Construction companies everywhere rejoiced this year when the FAA passed new regulations that make it simpler to legally operate Unmanned Aerial Vehicles (UAVs, aka drones) for commercial purposes. The new regulations have opened the door for substantial cost savings, new capabilities, and innovation. According to some industry estimates, the ruling is expected to generate more than $82 billion and create more than 100,000 new jobs over the next 10 years in the United States.
This is good news for property owners, architects, engineers and construction companies, as implementation of the technology promises to drive down costs in surveying, mapping, construction, renovation, property condition inspections, energy audits, environmental engineering, and much more. It also opens the door to new applications that were previously impossible, as well as inspections of areas and building elements that were previously inaccessible.
Recognizing the value for our clients, we invested in a drone operation this year, and are pleased with the new guidelines from the FAA. If you’re also interested in tapping into the enormous potential of the drone revolution, there are a few things you need to know. The FAA oversees and enforces regulations for private and commercial use of all aircraft, including UAVs. The Unmanned Aircraft Rule (Part 107) contains regulations for commercial users. Here’s what property owners, managers, and construction professionals need to know about Part 107 and the legalities of operating a drone for commercial purposes.
Commercial use of a drone includes any application used in connection with a business. This includes performing inspections on a commercial property, or selling inspection services for any building or property. It also includes construction applications such as surveying and mapping.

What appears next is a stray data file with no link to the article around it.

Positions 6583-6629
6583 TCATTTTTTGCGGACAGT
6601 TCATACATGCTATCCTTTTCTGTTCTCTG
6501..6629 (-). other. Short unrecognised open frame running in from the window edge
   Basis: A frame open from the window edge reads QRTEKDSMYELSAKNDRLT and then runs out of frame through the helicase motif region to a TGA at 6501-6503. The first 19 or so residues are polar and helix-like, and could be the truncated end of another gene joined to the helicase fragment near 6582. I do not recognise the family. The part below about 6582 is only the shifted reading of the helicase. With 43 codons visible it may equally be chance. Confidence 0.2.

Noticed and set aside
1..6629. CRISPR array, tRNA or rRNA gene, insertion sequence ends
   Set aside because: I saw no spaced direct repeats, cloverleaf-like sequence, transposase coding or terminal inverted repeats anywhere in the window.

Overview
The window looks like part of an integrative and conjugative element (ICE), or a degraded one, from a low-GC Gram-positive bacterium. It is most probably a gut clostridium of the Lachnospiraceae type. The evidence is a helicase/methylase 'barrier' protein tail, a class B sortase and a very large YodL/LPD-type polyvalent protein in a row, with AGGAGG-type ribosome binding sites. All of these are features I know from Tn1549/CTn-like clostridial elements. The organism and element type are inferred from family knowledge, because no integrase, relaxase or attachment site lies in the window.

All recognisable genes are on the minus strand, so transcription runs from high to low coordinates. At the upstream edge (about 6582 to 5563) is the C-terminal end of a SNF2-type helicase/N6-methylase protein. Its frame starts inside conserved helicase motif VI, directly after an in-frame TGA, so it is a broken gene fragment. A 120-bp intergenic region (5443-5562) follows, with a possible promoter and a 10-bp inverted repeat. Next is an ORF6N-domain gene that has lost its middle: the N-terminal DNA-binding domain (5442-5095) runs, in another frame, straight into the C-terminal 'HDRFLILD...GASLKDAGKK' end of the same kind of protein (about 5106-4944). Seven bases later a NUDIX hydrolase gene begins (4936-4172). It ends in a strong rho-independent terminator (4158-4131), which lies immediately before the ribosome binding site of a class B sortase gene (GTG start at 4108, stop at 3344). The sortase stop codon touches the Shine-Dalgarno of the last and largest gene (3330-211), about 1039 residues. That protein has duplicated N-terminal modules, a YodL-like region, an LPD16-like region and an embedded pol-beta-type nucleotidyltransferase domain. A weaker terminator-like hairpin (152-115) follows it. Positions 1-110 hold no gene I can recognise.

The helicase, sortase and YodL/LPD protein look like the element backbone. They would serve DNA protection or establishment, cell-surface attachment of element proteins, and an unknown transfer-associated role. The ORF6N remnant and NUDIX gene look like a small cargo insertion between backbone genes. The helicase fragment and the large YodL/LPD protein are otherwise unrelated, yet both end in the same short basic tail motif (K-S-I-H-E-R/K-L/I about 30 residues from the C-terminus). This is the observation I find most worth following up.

UAVs have a wide range of potential applications for property owners and the contractors who work for them. Equipped with cameras and infrared sensors, they can be used to identify air infiltration and exfiltration, find hidden moisture, inspect external building elements (especially on high rise buildings), and reduce the cost of property inspections. When developing or renovating a property, drones can be used to decrease cost and increase accuracy of mapping, surveying, and quality assurance.
The August 29, 2016 FAA guidelines outline three types of requirements: The remote pilot, the drone, and the location.
All commercial small Unmanned Aircraft (drone) operators must be licensed with the FAA. If you intend to purchase a drone for business purposes, this means you not only need the drone, but you also need a licensed operator. The operator must meet these criteria:
The drone itself must also meet regulations. Specifically:
Finally, each use of the drone is subject to location and use requirements, including (non-exhaustively):
You can download the complete regulation here.
The new FAA regulations make operating a commercial drone easier, but they do still require a licensed operator. Individuals wishing to become a licensed operator must:
If you’re considering the investment in a drone program, take the time to evaluate your needs and determine whether the cost and time involved will yield a good return. Because of the regulations involved, it’s often more profitable to look for partners who already have a drone program, and can provide you with drone-based services for a fee. Either way, it’s clear that the revolution in property services has only begun. We’re excited about the future, and are committed to being a part of bringing it to our clients.
Bob Greene, PE, PG, CIH, LEED AP
As the founder and president of GLE, Bob Greene leads a highly diverse team of architects, engineers, environmental consultants, and construction experts to design fast and effective property solutions. He has served in the architecture, engineering, environmental consulting and remediation, and general construction arenas for nearly 40 years.